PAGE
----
Singapore will have an eco-tourism hub come 2023, when development of the leafy Mandai area is complete.
Tourism experts have embraced the grand plan to turn the area into a 126ha nature and wildlife precinct, saying it could help the Republic benefit from fast-growing nature tourism.
Under plans announced last week by developer Mandai Safari Park Holdings, the area will have eco-lodges, free-access public spaces such as boardwalks and playgrounds as well as a nature-themed education centre.
The star attractions, however, will be five wildlife parks. Two new parks - the Rainforest Park and the relocated Bird Park - will join the existing trio: the Singapore Zoo, the River Safari and the Night Safari.
The Bird Park - relocated from industrial Jurong - could open as early as 2020, and observers say the move could help revive its charm.
But even as tourism experts welcome the plans for Mandai, nature groups and ecologists have expressed concerns that more development could negatively affect the wildlife in the area.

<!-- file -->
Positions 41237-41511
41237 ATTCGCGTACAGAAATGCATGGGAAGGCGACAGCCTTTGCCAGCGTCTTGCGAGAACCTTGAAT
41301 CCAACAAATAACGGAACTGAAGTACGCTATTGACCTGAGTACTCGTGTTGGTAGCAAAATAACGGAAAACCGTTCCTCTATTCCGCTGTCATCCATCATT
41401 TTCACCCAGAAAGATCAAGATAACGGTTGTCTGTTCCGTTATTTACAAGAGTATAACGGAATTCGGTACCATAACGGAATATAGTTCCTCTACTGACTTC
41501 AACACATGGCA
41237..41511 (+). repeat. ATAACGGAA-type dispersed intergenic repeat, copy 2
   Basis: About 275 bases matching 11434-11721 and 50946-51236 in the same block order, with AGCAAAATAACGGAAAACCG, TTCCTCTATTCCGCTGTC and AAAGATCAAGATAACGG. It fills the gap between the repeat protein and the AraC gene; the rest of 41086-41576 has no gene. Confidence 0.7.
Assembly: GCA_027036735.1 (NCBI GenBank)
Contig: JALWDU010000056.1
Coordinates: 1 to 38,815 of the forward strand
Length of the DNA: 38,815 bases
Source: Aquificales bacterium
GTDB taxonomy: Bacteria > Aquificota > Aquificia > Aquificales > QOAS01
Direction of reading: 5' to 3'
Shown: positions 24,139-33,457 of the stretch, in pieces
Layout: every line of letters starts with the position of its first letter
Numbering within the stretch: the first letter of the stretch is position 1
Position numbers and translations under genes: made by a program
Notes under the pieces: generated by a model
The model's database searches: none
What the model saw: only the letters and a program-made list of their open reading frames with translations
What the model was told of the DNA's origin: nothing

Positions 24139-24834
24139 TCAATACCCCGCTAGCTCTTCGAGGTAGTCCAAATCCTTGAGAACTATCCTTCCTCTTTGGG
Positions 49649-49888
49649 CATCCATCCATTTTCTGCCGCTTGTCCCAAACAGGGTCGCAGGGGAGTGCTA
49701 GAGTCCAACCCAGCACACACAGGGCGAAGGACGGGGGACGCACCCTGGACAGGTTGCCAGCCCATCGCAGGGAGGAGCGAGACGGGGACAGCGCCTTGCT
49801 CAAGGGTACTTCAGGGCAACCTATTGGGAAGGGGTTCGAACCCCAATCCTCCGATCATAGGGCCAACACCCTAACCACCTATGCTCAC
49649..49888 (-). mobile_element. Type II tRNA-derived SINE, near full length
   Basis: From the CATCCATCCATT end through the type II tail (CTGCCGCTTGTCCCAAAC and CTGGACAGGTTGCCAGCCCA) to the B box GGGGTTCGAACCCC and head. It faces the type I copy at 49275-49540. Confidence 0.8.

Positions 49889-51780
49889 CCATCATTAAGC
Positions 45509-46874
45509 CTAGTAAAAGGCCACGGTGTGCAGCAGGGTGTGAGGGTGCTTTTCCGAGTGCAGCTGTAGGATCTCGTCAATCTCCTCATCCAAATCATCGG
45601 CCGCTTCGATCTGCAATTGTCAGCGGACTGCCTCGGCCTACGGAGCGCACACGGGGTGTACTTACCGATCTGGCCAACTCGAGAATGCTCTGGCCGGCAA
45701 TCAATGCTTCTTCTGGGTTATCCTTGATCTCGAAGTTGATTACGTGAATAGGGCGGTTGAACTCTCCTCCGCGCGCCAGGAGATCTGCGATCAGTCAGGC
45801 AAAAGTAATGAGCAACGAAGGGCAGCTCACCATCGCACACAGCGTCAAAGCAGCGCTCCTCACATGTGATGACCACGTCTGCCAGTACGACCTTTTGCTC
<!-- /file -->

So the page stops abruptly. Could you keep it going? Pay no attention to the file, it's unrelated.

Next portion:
This is especially since the planned hub sits just outside the Central Catchment Nature Reserve - the largest reserve in Singapore which is rich in biodiversity.
The developer has sought to allay these concerns, saying work will take place on previously occupied and already impacted land.
It has also done an environmental study, the results of which will be announced soon, and is committed to building an eco-bridge which will help wildlife cross between the central and northern swathes of the reserve.
The massive Mandai makeover will undoubtedly enable more people to get closer to nature and help them to better appreciate the great outdoors.
But the developer must ensure that the "Disney-fication" of the area, as well as the noise, crowds and pollution that come with it, does not come at the expense of Singapore's original, native wilderness.